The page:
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Autonomous Floor Care Solutions Raise the Stakes on Equipment Safety

How new safety standards may impact your robotic equipment

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When it comes to trends in the professional cleaning industry, robotic technology is the talk of the town. But industry robots are not an entirely new phenomenon, especially not in the workplace. They have worked alongside people in factories and warehouses for decades, and the Robotic Industries Association estimates more than 250,000 industrial robots had been installed across the United States by the end of 2017.

However, while robots in the workplace aren’t new, as technology advances, we are beginning to see a greater diversity of sophisticated robotics systems. In the cleaning industry, those systems can be seen tackling monotonous or dangerous tasks in factory or large warehouse and commercial environments.

Autonomous cleaning solutions that operate in complex environments like these regularly encounter people, obstacles, and rapidly changing conditions, and as a result, demand new and different safety standards from previous, simpler industrial robots to ensure smooth and safe operation. As managers, it’s critical to ensure employees are aware of these standards and know how they will impact staff training, responsibilities, and work environments.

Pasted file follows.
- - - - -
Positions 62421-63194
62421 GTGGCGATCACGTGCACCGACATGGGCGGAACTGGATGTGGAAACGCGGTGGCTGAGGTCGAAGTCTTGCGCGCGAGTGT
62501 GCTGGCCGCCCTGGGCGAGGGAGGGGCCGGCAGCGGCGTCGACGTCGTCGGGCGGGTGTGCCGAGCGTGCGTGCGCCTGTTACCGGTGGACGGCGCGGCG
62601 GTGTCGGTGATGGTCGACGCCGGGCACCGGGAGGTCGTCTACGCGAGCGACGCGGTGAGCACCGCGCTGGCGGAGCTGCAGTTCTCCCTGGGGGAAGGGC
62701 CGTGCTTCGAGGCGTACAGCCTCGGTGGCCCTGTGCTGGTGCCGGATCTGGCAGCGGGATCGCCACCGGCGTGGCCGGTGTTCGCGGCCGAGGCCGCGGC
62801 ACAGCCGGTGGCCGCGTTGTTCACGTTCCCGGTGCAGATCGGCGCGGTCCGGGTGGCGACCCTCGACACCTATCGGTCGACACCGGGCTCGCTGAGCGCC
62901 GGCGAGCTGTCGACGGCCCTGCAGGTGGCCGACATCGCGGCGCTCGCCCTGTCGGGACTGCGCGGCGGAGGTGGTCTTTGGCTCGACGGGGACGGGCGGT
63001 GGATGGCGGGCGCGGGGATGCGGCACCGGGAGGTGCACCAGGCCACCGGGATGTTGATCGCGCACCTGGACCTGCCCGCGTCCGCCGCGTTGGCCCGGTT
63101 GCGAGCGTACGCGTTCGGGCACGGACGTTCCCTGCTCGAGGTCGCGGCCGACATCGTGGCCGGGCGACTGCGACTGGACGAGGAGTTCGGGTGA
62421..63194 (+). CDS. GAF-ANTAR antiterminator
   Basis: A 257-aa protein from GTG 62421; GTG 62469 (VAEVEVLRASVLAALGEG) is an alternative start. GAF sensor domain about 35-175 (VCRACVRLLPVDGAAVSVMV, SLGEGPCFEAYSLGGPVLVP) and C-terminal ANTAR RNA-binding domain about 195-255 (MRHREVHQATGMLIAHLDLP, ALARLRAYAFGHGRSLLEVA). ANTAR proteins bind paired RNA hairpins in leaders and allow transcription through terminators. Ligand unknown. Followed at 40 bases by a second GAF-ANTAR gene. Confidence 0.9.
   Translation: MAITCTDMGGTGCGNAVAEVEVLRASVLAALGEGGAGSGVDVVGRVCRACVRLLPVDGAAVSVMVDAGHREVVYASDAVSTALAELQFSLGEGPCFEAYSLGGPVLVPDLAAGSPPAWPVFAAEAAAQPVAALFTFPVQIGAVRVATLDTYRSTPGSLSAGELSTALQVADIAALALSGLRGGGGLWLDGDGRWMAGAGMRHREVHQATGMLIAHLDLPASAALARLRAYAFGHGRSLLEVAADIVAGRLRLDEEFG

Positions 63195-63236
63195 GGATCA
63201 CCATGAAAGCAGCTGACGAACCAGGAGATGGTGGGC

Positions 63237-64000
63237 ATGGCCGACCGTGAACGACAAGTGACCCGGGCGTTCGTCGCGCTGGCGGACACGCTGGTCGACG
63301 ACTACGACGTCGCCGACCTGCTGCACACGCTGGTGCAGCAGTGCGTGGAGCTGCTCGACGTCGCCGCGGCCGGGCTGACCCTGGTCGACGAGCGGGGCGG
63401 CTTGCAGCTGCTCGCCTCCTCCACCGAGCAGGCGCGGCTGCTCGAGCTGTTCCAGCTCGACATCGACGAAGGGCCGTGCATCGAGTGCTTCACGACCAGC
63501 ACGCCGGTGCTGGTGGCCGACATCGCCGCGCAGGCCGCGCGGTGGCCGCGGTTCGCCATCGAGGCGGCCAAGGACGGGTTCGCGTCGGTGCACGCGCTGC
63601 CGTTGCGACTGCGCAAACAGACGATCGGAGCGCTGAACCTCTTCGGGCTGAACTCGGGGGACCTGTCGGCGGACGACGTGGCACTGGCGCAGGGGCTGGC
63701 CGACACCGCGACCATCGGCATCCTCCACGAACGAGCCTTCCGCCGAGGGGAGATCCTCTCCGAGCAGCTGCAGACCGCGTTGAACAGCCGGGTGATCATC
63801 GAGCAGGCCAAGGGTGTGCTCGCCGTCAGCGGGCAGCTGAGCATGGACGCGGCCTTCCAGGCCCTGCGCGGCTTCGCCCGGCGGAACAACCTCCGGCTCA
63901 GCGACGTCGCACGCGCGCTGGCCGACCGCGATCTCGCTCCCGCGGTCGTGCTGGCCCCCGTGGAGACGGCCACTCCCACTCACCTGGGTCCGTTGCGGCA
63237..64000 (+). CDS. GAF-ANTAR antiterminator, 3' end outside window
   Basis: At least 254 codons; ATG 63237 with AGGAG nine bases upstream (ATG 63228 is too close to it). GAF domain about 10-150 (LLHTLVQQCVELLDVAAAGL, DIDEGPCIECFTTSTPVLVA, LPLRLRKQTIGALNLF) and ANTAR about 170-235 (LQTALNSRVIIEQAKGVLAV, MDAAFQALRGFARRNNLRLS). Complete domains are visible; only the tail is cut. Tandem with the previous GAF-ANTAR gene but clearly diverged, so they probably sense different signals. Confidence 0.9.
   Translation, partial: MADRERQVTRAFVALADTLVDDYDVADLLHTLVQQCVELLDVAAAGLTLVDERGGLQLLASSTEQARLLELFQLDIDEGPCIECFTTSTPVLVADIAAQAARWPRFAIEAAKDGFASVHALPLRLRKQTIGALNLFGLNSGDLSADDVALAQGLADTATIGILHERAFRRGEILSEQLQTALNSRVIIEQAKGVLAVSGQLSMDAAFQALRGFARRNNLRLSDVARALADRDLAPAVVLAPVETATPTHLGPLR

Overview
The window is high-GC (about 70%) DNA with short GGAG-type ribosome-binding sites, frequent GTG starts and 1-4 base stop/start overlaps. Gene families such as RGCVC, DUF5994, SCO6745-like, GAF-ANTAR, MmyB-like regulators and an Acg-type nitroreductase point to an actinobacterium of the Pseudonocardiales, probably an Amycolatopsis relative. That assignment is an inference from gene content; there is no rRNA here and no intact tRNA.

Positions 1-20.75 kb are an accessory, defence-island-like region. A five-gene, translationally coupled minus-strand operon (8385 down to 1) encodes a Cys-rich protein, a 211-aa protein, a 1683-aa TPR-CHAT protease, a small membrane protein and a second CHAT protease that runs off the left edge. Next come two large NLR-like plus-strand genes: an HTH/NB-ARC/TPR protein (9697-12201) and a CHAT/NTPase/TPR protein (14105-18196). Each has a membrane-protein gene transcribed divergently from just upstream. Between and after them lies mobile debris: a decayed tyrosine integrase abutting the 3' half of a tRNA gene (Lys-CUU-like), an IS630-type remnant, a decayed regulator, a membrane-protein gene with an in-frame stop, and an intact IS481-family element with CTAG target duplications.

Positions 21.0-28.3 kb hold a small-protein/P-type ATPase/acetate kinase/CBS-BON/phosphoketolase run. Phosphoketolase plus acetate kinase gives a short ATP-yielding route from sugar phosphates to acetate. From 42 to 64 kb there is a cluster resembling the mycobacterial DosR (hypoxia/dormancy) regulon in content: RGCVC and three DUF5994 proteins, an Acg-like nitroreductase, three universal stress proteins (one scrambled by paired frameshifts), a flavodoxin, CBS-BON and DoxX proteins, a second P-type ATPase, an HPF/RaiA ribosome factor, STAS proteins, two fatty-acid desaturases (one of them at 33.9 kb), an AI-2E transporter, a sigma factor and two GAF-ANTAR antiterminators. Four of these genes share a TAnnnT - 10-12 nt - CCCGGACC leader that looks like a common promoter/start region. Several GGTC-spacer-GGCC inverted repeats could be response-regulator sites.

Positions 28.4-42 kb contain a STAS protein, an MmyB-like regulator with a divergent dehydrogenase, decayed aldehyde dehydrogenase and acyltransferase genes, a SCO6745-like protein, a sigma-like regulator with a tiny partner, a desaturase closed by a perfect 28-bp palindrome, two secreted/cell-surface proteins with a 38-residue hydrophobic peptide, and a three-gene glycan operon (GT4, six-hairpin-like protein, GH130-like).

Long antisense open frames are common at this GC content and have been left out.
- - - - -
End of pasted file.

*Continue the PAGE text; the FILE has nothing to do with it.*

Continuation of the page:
Sensor Advancements Bring New Solutions

While traditional industrial robots often perform monotonous tasks in unobstructed environments such as an assembly line, new self-operating cleaning machines are designed to operate in much more complex environments.

“Robots working collaboratively with humans present a new workplace risk profile that is not yet well understood,” explained Dr. John Howard, director for the National Institute for Occupational Safety and Health (NIOSH), when the organization announced the launch of its Center for Occupational Robotics Research in 2017.

Naturally, this new risk profile raises the stakes when it comes to safety. The presence of people, obstacles, and constantly changing conditions is a challenge, but also an opportunity to bring technology up to par with the operating conditions of autonomous cleaning solutions. The below developments in self-operating machines are helping industrial and high-traffic facilities to function more safely and efficiently:

Hazard avoidance: Advanced sensors allow self-operating cleaning machines to sense and avoid hazards such as water, expensive machinery, or materials that may have fallen somewhere other than where the self-operating cleaning machine “expects” them to be. Machine sensors can feed input into an independent safety board, thereby detecting potential hazards, overriding the machine’s intended path, and stopping an accident before it can occur.

Better precision: In addition to sensing and avoiding hazards, advanced sensors and navigation technology allow newer autonomous machines to operate within just a few centimeters of obstacles. This means they can work around items such as desks, retail shelving, or machinery with less risk of collision or damage to both the machine and the obstacles themselves. This navigation technology also allows autonomous machines to clean extremely closely to furniture, shelving, and other items on the floor of the spaces they are cleaning.

Enhanced navigation solutions: Another navigation development is the option to create a cleaning path two different ways. With some machines, the operator can drive a particular path, enabling the machine to recreate that path on its own later, or the machine can run independently to determine the best path to clean a space. The more options a machine provides to detect obstacles and set cleaning paths, the better chance it has to operate safely.

New Safety Standards